A National Hunt racehorse who built up a huge following has been put down at the age of 26.

Edredon Bleu won 12 of his 26 races with trainer Henrietta Knight and over £700,000 for owner Jim Lewis, with victories including the Queen Mother Chase at Cheltenham in 2000 with AP McCoy.

And in 2003 he triumphed in the King George V1 Chase at Kempton.

“Everyone said he wouldn’t adapt to going a mile further but my husband, Terry Biddlecombe, always said Bleu would stay three miles,” Henrietta said.

His other successes included the 2003 Clonmel Oil Chase under Jim Culloty and four Peterborough Chases in a row at Huntington, a record for any one horse.

But the winning formula did not start straight away.

Bleu arrived in Knight’s yard as a four-year-old from France where he had won four novice chases.

“The first year was a disaster,” said Henrietta. “He took a long time to get used to British fences and ran three times badly. We turned him away for a summer at grass and he came back a new horse.”

Barely 16.1hh but armed with strong legs and a big heart, Bleu was always a favourite in the yard.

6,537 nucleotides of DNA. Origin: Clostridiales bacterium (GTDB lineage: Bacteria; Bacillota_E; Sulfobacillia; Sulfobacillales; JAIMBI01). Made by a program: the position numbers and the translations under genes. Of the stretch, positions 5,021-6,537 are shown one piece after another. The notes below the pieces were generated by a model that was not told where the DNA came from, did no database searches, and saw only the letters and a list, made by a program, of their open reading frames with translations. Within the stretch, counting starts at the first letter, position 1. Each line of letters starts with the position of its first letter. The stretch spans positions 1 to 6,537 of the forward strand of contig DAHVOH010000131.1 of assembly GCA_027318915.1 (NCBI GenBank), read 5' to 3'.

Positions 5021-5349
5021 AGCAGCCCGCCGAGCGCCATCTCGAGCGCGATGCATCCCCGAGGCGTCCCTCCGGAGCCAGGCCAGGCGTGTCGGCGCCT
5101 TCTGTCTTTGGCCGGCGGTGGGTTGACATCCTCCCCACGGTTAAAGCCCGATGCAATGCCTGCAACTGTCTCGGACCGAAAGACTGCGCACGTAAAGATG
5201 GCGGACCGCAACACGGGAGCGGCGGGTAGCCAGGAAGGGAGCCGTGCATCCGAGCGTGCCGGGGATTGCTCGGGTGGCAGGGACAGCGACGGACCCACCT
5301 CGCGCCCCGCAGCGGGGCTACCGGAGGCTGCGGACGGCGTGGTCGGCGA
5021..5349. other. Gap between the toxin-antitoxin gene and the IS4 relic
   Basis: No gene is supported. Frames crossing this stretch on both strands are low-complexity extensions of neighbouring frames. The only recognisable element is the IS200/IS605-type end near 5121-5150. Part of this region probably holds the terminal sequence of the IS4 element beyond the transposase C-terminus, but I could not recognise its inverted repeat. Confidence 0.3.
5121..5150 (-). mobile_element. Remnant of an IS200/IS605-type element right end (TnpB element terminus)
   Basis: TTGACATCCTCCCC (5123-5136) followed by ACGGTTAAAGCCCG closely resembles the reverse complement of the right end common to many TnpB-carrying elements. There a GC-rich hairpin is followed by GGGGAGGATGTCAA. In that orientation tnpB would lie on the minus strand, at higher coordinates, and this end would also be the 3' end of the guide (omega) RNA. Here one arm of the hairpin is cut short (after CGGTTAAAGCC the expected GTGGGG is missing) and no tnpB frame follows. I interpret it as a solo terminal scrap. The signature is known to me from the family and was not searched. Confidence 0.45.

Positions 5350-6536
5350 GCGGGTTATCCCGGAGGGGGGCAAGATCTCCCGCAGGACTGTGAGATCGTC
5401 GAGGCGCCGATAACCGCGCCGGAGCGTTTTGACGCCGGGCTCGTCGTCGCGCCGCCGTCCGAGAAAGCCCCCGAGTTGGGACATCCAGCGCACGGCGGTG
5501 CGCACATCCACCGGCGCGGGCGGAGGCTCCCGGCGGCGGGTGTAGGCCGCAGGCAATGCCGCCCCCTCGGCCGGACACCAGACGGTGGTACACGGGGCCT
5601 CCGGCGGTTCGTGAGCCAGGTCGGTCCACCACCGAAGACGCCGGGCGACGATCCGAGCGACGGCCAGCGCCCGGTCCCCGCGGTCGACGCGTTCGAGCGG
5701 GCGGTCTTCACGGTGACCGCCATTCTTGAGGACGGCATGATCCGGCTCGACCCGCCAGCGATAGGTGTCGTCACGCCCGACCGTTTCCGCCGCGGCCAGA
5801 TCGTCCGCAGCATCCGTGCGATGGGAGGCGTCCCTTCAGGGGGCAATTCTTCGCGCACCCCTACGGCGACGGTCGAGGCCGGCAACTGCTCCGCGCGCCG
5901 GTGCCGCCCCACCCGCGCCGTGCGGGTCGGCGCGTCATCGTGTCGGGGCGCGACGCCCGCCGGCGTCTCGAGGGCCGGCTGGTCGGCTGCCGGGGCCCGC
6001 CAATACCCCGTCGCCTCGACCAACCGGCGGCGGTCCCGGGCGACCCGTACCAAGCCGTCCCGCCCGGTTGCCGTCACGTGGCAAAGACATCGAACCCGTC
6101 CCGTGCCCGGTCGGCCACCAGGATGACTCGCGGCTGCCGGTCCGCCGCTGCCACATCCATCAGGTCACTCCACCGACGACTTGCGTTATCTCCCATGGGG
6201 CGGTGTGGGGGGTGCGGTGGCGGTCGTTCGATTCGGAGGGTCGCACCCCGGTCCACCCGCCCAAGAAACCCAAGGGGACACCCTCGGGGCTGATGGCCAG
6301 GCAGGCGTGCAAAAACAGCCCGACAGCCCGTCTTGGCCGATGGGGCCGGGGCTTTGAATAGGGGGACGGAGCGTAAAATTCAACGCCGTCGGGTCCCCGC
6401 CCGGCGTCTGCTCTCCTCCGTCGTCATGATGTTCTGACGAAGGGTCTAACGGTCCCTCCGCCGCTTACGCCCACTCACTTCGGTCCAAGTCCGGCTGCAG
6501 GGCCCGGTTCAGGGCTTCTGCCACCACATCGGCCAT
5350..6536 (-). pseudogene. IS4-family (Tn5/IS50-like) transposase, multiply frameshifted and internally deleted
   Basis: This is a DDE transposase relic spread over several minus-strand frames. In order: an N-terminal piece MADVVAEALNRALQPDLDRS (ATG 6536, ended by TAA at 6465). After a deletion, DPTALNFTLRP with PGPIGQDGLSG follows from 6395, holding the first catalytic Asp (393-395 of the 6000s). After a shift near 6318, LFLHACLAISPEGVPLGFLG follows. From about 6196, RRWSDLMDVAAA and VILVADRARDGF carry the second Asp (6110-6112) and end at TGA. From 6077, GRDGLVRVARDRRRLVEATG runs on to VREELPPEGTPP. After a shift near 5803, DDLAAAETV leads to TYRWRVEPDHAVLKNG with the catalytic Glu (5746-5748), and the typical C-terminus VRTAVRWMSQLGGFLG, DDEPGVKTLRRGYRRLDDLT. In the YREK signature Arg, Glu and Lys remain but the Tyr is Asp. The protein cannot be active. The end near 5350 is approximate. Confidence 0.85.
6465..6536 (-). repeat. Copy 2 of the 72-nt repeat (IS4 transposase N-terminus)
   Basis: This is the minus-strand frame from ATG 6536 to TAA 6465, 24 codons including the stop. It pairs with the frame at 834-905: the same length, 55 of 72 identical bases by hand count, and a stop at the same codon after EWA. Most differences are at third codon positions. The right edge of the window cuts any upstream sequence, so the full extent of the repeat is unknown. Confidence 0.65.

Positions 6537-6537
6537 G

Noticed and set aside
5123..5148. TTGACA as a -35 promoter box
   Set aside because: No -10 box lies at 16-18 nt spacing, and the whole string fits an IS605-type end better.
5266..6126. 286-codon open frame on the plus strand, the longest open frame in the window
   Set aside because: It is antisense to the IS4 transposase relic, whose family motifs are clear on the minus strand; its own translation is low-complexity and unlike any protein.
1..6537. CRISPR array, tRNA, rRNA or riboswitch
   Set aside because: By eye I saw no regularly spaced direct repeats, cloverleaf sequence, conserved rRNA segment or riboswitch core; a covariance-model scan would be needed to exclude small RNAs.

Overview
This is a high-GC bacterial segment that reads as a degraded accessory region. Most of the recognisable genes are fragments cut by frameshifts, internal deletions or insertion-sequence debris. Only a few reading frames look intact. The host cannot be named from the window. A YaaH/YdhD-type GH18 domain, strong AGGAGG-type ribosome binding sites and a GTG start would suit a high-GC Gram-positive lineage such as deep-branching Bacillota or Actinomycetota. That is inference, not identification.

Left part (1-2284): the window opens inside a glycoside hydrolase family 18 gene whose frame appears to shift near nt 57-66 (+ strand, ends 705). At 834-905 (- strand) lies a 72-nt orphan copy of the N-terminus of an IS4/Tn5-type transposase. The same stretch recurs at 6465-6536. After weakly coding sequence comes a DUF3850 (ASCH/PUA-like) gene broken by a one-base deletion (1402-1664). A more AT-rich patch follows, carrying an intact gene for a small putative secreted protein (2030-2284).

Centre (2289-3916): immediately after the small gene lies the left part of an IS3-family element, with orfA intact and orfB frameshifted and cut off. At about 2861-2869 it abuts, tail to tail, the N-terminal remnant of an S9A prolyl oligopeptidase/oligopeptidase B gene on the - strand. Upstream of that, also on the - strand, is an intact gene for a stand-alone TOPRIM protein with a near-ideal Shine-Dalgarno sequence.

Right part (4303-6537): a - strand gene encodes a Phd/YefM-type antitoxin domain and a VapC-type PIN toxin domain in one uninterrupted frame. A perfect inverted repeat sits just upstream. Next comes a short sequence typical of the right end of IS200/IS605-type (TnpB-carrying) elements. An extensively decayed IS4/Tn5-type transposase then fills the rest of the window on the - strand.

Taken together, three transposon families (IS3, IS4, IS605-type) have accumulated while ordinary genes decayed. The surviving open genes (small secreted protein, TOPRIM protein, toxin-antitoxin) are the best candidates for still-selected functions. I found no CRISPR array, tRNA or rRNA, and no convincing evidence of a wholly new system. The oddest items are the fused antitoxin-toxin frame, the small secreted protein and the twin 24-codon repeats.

An individual who “liked to do things on his own” the racehorse preferred to exercise without any others around him. In the field he was always bossed by the other horses especially Best Mate, who he was turned out with.

When he was retired from racing aged 12, Claire Thorner, who worked for Henrietta, offered him a home.

The family lived four miles away at Letcombe Regis near Wantage and Bleu quickly adapted to his new life as a cherished hack and hunter with the Thorner family.

In Cheltenham Festival week he was sometimes lured back to the paddock to lead the Champion Chase parade.

The year after he won the King George V1 on Boxing Day the sponsors asked Henrietta if Bleu could parade around the monument at Hyde Park Corner to promote the 2004 race.

Knight’s lorry was allowed to park nearby and Bleu walked round with his stable girl Jackie Jenner without flinching at the midday traffic.

“He behaved perfectly and was an absolute gentleman,” said Henrietta, who keeps a photograph of the occasion in her office.

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Recently Bleu had started to feel his age and on the vet’s advice was put down at the end of September.

“He’d had a wonderful life. It was kinder to put him down before the start of another winter,” said his trainer.

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